Small Spits – ponds, creeks & lakes

BY KATIE SALZ, Program Manager, Tree Hill Nature Center
The St. Johns River runs from the south to the north, meandering just over 300 miles until it reaches Mayport and heads for the Atlantic Ocean. It starts as the St. Johns Marsh in Indian River County, 100 miles south of Orlando. At Tree Hill Nature Center, we have our own piece of the St. Johns flowing across the 50 acres for which we care. The Red Bay Branch and Howland Creeks runs across Tree Hill before meeting up with the Strawberry Creek. The Strawberry Creek flows into the Arlington River, which quickly joins back with the St. Johns for its last bit of journey to the Atlantic.
Neither Red Bay Branch nor Howland Creek is wide enough or deep enough to ever generate electricity or be used for transportation. Why then does Tree Hill Nature Center make an effort to educate visitors about these Creeks and take pride in their care? What is the importance of these comparatively small spits of water?
Water in these creeks is tidal, meaning it ebbs and flows in response to the tide. This is an important feature that plays a vital role in keeping groundwater, and therefore our drinking water, clean. Water percolates through these areas, allowing harmful bacteria and chemicals to be taken up by plants and beneficial bacteria. Red Bay Branch and Howland Creek also provide a unique kind of habitat. These waterways are necessary for use as a nursery by many species of fish and reptiles. These areas also provide essential habitat for amphibians, such as frogs and salamanders, which lay eggs and develop in these waters.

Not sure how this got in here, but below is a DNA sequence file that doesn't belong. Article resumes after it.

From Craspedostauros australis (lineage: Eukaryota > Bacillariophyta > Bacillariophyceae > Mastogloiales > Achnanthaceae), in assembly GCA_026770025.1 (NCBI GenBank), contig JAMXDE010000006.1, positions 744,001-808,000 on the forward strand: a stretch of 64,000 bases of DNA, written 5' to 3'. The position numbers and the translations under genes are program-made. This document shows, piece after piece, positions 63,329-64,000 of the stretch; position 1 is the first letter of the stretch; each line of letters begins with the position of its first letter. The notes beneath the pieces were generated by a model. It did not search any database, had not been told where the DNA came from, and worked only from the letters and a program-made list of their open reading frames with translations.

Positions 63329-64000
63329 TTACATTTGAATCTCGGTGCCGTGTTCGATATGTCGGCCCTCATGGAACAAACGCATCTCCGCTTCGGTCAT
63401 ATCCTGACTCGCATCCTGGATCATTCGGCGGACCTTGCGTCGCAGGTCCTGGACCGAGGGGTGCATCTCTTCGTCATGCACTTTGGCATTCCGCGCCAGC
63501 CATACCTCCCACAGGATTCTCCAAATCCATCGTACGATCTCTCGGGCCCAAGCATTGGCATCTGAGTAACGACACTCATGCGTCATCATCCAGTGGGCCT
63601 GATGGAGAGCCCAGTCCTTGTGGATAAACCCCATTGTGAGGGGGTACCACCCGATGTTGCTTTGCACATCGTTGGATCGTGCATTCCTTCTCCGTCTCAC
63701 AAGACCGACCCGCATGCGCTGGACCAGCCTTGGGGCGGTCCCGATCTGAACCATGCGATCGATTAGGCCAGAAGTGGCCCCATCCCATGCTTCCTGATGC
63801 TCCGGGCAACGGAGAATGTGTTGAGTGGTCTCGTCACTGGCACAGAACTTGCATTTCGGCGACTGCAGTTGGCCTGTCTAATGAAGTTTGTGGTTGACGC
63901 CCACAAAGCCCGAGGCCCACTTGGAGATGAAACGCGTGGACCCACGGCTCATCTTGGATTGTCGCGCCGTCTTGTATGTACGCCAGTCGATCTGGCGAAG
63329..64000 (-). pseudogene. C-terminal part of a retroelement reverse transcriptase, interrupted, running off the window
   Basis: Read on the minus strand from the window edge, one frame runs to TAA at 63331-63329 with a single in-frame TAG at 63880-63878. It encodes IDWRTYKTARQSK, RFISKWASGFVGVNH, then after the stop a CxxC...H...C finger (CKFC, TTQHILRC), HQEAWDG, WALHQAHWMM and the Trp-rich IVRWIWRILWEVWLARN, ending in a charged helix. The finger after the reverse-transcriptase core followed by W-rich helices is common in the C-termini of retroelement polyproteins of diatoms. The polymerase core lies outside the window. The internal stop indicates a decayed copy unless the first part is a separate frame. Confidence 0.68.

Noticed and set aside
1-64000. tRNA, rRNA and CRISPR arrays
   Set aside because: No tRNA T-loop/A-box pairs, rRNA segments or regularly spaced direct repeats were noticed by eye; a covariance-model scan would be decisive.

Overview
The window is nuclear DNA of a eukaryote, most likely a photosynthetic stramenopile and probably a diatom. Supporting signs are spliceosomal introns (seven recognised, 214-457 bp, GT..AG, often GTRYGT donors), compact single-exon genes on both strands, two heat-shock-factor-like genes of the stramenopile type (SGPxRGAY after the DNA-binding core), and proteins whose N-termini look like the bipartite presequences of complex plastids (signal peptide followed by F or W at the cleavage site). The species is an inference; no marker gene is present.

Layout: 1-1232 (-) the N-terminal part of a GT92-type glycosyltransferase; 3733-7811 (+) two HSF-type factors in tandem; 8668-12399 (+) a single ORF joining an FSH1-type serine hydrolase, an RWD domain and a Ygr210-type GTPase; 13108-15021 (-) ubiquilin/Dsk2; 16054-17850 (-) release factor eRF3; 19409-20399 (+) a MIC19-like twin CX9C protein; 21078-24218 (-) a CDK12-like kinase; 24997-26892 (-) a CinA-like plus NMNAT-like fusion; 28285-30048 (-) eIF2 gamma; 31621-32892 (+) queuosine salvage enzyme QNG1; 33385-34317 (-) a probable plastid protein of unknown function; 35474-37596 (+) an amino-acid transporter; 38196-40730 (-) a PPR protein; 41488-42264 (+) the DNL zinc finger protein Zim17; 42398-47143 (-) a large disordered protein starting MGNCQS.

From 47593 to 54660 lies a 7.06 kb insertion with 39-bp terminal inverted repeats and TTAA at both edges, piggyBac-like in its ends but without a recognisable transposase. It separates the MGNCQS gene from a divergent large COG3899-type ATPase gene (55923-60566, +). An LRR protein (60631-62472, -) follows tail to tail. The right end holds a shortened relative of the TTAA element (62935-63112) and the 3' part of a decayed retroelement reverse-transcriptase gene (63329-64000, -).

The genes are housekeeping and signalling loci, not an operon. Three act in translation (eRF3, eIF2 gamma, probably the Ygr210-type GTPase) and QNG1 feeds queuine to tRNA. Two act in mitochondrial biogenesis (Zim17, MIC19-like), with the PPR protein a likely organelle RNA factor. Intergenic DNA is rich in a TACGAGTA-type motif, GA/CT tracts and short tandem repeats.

Creeks and ponds can be very tempting for little ones to play in, but be cautious. There are no lifeguards and plenty of snakes, turtles, and an occasional alligator. Avoid swimming or wading in unknown areas. The underwater terrain can change very rapidly. Also be cautious swimming in pond or creek water with any open cuts or wounds that might be prone to parasite infections.
There is usually great biodiversity in the areas surrounding creeks. Biodiversity comes from an abundance of different species of plants and animals native to Florida. I have developed an analogy to explain the importance of biodiversity to the students who explore Tree Hill Nature Center on field trips. I ask them to consider two different groups being asked to draw a rainbow. One group is given 6 crayons, all the same color. The other group is also given 6 crayons, but they are given different colors. They can easily discern the picture that would be brighter and more interesting. I explain that in the ecosystem surrounding our Creeks, the same is true, but we talk about resiliency and strength instead of brightness and interest.
Our waterways are the cornerstone of a healthy environment. We encourage you to tip your hat to them by reducing the use of fertilizers and insecticides on your lawn. Spend the morning in the shade of the Joseph A. Strasser Boardwalk at Tree Hill, observing all the critters that move through the corridors of our Creeks. For more information on how to protect and honor the St. Johns River, come by Tree Hill Nature Center and talk to our team of educators and naturalists. You can also learn more by checking out the St. Johns Riverkeeper at or North Florida Land Trust at

About Katie Salz